In Python you can have a print statement print out a number of the same char by using print("X" * 5) which will give you XXXXX. Can this be done in C with printf?

5 Answers 5


In C, char is an integer type; if you multiply a character by an integer, you're really multiplying two integer values. But the result may not be what you expect! For instance, try running this code:

int x = 'a' * 2;
char y = 'a' * 2;
printf("x: %d\n", x);
printf("y: %d\n", y);

On ideone.com, the output is:

x: 194
y: -62

Not only that, a string in C is represented by a character array, and there is no built-in support for multiplying arrays; you have to do it yourself with a loop. So even if you have the string type provided in the CS50 library, you're out of luck.

Python isn't the only language that has this functionality, but it's a feature that you should only expect to see in higher-level languages than C, particularly those referred to as "scripting" languages.

The default implementation of Python is actually built on C code, and your question piqued my curiosity, so I asked a question on StackOverflow to find out exactly how the Python feature is implemented in C. This is definitely more advanced, and not the way you would necessarily repeat a string in pure C code, but if you're interested: How is string multiplication implemented in CPython?

  • many thanks for that i will just have to do it the long way then:)
    – biggrey54
    Jul 11, 2014 at 19:27
  • @biggrey54 You will find that in C, many things have to be done the "long way" compared to more modern languages. Also, welcome to Stack Exchange - you can vote posts up or down to show that they are useful, and accept an answer to your question if you want to show that it solved your problem.
    – Air
    Jul 11, 2014 at 19:33

You can do this:

printf("%0*i", 20, 0);

This will print 0 20 times, as shown:


However, the 'long way', for loops, is probably the way to go, as the way I showed above is a bit tedious, and complicated even for the later parts of the C section of the course.

TheBrainyOne out!

  • This was exactly what I needed, thanks :^) Nov 25, 2018 at 19:39
  • how does this work? can someone explain. Apr 9, 2021 at 17:41

No, you can't do this in 'C' as far as I think.In python multiplication of a string by a number is defined as 'repetition' of the string that number of times.

One way you can do this in 'C++'(a superset of 'C' language) is through 'operator overloading'.By this you can redefine * operator's functionality for a custom made string or character class.This is known as C++ "object oriented programming".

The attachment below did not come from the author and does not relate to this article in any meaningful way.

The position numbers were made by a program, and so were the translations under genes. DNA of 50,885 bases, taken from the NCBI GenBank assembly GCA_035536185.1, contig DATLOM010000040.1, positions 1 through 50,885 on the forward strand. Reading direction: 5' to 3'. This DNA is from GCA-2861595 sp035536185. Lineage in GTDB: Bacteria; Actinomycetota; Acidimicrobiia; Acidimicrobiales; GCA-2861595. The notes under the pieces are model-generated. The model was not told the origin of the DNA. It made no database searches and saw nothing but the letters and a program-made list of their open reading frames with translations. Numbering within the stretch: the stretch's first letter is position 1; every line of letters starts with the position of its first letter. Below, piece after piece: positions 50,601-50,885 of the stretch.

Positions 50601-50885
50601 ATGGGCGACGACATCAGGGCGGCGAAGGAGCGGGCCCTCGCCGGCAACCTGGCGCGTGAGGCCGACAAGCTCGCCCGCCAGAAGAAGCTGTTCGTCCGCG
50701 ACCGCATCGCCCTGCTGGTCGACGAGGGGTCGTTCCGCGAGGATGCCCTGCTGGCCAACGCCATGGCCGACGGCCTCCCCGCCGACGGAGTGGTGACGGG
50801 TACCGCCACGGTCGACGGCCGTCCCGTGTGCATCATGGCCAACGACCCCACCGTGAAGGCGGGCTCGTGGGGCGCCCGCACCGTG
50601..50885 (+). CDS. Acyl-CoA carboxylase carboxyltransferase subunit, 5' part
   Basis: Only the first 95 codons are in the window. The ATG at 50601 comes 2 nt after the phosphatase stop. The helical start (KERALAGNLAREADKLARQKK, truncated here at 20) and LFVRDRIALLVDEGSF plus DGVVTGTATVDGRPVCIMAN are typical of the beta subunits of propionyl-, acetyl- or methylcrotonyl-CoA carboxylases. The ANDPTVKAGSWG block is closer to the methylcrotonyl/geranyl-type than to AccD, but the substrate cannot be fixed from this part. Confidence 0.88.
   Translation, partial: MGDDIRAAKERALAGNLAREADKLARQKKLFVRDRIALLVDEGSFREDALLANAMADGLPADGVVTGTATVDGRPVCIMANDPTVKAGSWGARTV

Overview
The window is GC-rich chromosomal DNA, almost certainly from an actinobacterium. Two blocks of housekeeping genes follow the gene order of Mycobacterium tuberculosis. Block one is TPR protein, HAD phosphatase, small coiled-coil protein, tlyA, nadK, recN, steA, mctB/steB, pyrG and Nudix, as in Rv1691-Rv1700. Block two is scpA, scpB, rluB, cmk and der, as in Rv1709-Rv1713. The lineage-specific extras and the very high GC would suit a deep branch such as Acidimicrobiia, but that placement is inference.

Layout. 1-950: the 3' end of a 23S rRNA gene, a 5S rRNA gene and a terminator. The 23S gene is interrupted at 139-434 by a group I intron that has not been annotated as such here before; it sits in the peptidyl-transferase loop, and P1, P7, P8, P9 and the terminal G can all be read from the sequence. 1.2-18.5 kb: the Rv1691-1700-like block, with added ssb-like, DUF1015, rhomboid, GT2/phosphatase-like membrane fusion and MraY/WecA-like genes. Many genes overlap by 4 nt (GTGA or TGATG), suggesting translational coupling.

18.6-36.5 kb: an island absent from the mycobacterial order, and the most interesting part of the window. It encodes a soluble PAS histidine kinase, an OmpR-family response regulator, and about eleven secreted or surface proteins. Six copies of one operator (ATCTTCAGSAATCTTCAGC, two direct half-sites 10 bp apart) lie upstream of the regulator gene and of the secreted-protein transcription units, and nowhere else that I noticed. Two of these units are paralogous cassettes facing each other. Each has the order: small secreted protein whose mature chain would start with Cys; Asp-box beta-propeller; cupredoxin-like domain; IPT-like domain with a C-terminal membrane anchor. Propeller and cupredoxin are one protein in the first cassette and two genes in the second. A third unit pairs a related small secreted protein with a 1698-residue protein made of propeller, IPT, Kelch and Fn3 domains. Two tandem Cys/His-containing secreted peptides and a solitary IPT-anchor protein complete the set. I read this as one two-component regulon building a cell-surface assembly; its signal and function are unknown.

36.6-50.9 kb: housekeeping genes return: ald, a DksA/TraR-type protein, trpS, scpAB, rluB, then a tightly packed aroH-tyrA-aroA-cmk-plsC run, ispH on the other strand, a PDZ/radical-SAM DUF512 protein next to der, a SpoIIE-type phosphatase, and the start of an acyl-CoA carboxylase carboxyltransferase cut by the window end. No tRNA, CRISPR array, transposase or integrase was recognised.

'C' does not support operator overloading,so there might be some other arcane way to do it with the * operator but no straight forward way as far as I think.

If you are only interested in the result of repeating the string/char a number of times without using the * operator , than a function with some loop would do it.

  • ok for the answer many thanks
    – biggrey54
    Jul 11, 2014 at 19:28

Unfortunately, there's no way to do it with the multiplcation operator. However, if you have an idea of how many times you'll need the character, you can use something like this to get it done:

//Assuming you need five tabs
char buf[10];
memset(buf, '\t', 10);
buf[ sizeof(buf) - 1 ] = '\0';
printf( "omg, look at all these tabs: %s\n", &buf[ 4 ]);

This works by filling a buffer with the character you'll need, and using an arbitrary position in the buffer to control how many characters should be printed. printf will stop when it sees a NUL character ('\0'). So if you start at position 9, you'll see nothing. Starting at position 8, you'll get one tab. Position 7, you'll get two and so on...

The following will also work if you're pretty certain you will only be using a specific character. Its uses are a bit limited, but it comes in handy when doing things like formatting strings in a loop...

//Assuming you need five tabs
printf( "omg, look at all the tabs: %s\n", &"\t\t\t\t\t\t\t\t\t\t"[ 4 ] );

You can set up a string of 'X' using a for loop and an array of chars.

char arr[6];
for (int i = 0; i < 5; i++)
    arr[i] = 'X';
arr[5] = '\0';
  • yeh the long way many thanks
    – biggrey54
    Jul 11, 2014 at 19:27

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